RE: Yes, you get sucked under.
RE: You’ll be devoured.
RE: I was always a good person, but the reason I was in jail this time was because at that time I was into a lifestyle where it was a lot of money. I hung out with a lot of guys, it was a stick up crew. And we wore a lot of jewelry and stuff. And I smoked crack. As I was leaving the guy tried to rob me outside of the crack house, and we were fighting, and I punched him hard, and he fell backwards onto the Johnny pump, and it went through his head. In the time it took for me to be released they told me, they gave me a CRD to get out. I immediately just laid down everything. I stopped using, which was predominately my problem. I transferred to another side of **, which was called the Core Program, which helped people integrate back into society and give them an option. And I knew that if I went back to where I was from that it would be really, really hard for me. I signed for Project Renewal PTS Program. It was Transition Housing for Parolees. Right there I prayed that God would take the taste out of my mouth not to get high, because I got clean, but it was a different feeling when I was in the free air, you know. So I had to go to a program for a year, which I completed very, very quickly. I graduated in like four months. And my director said, you know, you have a gift, because I was always helping people and connecting with them. And he said maybe you need to think about counseling.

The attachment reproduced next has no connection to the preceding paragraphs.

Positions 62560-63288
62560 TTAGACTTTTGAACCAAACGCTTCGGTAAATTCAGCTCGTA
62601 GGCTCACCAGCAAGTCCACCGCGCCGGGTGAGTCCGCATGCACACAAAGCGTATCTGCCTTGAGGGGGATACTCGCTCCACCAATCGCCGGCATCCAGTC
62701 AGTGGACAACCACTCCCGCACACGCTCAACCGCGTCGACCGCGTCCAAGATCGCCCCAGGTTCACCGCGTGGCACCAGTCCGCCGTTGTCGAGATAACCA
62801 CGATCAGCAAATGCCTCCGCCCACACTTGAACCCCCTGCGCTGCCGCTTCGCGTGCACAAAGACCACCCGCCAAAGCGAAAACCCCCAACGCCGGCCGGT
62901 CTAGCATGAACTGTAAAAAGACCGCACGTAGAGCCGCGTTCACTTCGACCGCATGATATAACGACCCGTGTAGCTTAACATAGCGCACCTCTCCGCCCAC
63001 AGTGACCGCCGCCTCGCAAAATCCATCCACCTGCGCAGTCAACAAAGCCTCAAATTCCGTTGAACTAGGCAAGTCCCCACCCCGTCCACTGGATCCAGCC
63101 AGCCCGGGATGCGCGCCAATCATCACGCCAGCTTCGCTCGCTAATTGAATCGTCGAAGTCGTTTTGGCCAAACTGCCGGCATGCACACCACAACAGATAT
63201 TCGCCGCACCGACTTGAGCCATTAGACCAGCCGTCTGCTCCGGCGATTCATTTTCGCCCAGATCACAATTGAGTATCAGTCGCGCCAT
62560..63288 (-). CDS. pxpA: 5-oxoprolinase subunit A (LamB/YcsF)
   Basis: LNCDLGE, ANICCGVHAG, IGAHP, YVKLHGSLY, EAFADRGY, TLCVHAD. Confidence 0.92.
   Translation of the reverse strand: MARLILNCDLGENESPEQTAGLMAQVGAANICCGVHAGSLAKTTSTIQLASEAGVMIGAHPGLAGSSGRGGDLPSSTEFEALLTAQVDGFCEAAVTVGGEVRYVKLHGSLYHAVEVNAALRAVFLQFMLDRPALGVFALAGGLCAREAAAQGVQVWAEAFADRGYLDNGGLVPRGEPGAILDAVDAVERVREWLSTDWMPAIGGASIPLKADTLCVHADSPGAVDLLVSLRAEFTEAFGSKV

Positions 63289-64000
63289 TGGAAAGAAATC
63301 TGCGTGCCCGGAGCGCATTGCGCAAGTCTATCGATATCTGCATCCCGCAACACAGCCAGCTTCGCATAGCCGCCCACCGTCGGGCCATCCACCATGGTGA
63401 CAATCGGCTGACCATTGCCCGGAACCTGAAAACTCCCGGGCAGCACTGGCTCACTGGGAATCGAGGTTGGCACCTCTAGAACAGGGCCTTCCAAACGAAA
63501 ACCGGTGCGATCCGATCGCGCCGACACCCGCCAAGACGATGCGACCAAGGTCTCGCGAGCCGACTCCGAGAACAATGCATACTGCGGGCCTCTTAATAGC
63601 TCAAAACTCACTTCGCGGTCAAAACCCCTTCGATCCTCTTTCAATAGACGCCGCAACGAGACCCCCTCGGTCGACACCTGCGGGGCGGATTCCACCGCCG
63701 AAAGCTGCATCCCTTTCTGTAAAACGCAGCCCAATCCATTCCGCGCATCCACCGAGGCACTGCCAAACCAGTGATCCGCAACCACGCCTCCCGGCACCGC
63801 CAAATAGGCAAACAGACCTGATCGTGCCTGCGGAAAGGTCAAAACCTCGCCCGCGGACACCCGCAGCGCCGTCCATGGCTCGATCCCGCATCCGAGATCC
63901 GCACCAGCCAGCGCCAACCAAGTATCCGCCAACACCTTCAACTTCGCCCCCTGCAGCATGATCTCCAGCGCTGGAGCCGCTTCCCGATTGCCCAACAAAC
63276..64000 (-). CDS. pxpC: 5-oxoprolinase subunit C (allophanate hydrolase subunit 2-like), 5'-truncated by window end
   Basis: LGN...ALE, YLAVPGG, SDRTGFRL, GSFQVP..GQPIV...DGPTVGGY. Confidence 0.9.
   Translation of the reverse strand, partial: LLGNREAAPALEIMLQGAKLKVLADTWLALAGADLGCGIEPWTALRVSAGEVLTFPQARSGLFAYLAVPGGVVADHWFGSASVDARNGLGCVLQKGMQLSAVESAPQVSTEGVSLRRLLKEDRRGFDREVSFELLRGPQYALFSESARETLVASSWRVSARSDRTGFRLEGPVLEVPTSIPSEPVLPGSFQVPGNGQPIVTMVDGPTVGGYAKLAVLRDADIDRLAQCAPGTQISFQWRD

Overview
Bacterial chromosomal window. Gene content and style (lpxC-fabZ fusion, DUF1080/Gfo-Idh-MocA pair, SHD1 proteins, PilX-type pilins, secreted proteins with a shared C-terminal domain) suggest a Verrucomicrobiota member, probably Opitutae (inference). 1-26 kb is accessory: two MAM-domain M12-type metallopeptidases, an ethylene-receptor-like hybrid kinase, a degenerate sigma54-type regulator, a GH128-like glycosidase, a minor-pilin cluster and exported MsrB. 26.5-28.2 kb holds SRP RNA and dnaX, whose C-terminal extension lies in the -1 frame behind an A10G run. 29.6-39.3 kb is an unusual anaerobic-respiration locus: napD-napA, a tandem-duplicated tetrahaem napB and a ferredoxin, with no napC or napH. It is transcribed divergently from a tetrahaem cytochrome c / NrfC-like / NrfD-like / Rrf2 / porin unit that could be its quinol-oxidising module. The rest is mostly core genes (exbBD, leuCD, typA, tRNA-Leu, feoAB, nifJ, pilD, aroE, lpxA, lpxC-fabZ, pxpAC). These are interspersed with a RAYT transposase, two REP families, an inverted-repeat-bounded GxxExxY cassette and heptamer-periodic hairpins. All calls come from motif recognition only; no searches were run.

RE: I look at them, and I see these two how their relationship, you know, I mean, they’re married and stuff like that, and that’s what I want to be. Right now, you know, I’m looking. I’m hoping to find somebody nice that, you know, I could grow old with, you know, spend the rest of my time with.
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Tina Maschi, LCSW, PhD Associate Professor Fordham University Graduate School of Social Service 113 West 60th Street New York, NY 10023 email@example.com